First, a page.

Dominick’s work would simply not be possible without collaborations with other researchers, both at Leeds and across the world. “As much as possible, we always try to collaborate with local institutions. For example, for a lot of the work that we are doing in China, we are working closely with researchers from a number of Chinese universities and so hopefully, as we get the results, we will work with those partners to communicate to relevant stakeholders,” he says.

 

He finds his work highly satisfying. “The really exciting thing is making new discoveries, in making that addition to our scientific understanding. I really enjoy the fundamental aspect, improving our knowledge of air pollution and of interactions between different parts of the system – air pollution, human activity, and land-use change.”

 

He appreciates that policy makers have a difficult job. “We might say that to improve air quality in Indonesia we need to reduce fires on peatlands. But how a policymaker actually tries to make that happen in practice is a very complex thing to do. Science needs not just to identify problems but also workable solutions.”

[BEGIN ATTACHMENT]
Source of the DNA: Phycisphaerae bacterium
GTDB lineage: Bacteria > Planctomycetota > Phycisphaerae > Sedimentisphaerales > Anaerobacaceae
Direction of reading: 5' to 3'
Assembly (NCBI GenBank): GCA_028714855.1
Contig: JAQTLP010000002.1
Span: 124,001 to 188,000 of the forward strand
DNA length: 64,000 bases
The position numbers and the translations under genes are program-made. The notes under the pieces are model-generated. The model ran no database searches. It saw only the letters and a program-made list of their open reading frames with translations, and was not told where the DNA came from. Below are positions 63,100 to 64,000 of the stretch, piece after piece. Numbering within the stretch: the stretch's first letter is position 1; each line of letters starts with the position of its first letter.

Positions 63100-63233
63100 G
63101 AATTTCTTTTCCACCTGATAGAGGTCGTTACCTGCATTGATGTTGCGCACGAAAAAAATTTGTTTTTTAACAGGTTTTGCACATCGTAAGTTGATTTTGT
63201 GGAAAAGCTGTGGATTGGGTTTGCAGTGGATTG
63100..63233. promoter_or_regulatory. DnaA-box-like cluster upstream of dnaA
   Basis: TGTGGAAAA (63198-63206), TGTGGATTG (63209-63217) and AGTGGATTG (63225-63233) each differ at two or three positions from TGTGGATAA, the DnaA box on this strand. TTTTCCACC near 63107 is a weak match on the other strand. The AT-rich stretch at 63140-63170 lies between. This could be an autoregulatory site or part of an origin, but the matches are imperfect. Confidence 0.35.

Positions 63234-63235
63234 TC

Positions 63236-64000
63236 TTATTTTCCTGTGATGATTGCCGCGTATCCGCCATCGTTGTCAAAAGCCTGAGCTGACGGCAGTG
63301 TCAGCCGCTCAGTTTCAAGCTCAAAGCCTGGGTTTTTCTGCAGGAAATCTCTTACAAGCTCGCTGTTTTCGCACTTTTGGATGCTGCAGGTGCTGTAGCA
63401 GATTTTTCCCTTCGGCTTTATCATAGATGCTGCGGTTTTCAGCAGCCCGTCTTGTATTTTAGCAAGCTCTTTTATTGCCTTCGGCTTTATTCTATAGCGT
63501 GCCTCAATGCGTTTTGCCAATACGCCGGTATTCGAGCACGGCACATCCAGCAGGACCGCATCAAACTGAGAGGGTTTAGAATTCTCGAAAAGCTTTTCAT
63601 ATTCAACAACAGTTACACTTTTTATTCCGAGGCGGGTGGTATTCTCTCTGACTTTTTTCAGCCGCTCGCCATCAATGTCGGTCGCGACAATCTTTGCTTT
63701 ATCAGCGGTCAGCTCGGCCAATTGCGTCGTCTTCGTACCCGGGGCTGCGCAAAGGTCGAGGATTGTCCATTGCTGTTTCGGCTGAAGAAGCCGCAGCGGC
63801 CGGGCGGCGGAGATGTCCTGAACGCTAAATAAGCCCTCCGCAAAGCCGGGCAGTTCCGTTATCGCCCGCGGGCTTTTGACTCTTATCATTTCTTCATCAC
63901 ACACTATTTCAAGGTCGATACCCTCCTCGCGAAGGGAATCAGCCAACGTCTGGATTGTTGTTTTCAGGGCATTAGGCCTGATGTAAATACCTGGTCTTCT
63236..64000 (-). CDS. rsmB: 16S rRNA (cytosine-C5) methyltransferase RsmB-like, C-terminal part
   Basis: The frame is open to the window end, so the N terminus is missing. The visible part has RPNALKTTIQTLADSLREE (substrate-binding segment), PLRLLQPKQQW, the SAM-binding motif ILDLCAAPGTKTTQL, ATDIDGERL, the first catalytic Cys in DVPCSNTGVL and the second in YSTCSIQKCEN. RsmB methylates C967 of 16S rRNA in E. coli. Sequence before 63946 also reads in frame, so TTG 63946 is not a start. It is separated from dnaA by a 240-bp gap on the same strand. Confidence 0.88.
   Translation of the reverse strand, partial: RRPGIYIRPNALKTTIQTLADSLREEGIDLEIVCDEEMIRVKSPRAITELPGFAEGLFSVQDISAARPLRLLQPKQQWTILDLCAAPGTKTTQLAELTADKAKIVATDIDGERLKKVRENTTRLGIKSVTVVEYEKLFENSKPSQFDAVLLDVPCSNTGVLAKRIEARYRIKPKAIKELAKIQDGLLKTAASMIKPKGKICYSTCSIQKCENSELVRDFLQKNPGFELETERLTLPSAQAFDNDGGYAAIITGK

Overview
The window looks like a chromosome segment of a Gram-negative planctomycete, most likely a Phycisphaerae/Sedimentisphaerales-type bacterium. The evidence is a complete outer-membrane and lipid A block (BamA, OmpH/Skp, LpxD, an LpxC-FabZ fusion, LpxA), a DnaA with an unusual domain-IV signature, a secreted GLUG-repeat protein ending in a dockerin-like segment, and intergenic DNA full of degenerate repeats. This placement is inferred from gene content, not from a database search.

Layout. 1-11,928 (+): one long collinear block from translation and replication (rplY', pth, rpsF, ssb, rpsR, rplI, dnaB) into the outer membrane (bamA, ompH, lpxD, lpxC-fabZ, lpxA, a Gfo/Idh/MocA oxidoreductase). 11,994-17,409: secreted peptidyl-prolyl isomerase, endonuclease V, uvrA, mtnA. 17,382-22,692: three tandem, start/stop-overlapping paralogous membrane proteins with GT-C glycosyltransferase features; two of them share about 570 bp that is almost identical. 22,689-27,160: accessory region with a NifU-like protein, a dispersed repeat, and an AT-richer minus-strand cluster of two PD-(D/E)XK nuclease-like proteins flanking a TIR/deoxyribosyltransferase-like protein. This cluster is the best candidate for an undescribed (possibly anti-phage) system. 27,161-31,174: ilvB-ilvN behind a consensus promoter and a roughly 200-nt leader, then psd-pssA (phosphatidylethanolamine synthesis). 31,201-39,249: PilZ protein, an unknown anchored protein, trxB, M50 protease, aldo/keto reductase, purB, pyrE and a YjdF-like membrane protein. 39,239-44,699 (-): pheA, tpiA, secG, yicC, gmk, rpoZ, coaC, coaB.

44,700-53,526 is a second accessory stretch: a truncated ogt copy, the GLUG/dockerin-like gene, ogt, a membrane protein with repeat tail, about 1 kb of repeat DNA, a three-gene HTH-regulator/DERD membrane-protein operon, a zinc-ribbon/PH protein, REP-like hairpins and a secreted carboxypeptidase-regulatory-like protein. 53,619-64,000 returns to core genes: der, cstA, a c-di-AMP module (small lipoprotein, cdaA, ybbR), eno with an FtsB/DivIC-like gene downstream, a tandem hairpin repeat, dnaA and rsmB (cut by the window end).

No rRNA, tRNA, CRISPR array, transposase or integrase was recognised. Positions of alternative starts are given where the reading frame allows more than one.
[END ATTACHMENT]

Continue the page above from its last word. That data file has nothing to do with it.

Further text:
Measuring air quality on campus

The University of Leeds Living Lab for Air Quality launched in November 2017 and aims to help shape and inform the University’s plan to limit exposure to poor air quality.

 

The Lab is running a monitoring programme gathering, analysing and mapping air quality in and around campus. The data collected is uploaded to the website of The Centre of Excellence for Modelling the Atmosphere and Climate (CEMAC) so that it is accessible to staff, students and those external to the University for research and teaching purposes, and for wider interest.

 

The University is currently working with Leeds City Council to scale the project out to different areas of the city, and is sharing our progress and learning with colleagues at Shanghai Jaio Tong University and the University of Nairobi.

 

The Living Lab is a collaboration between the Sustainability Service, the School of Earth and Environment, the Institute for Climate & Atmospheric Science (ICAS), the Institute for Transport Studies and the School of Civil Engineering.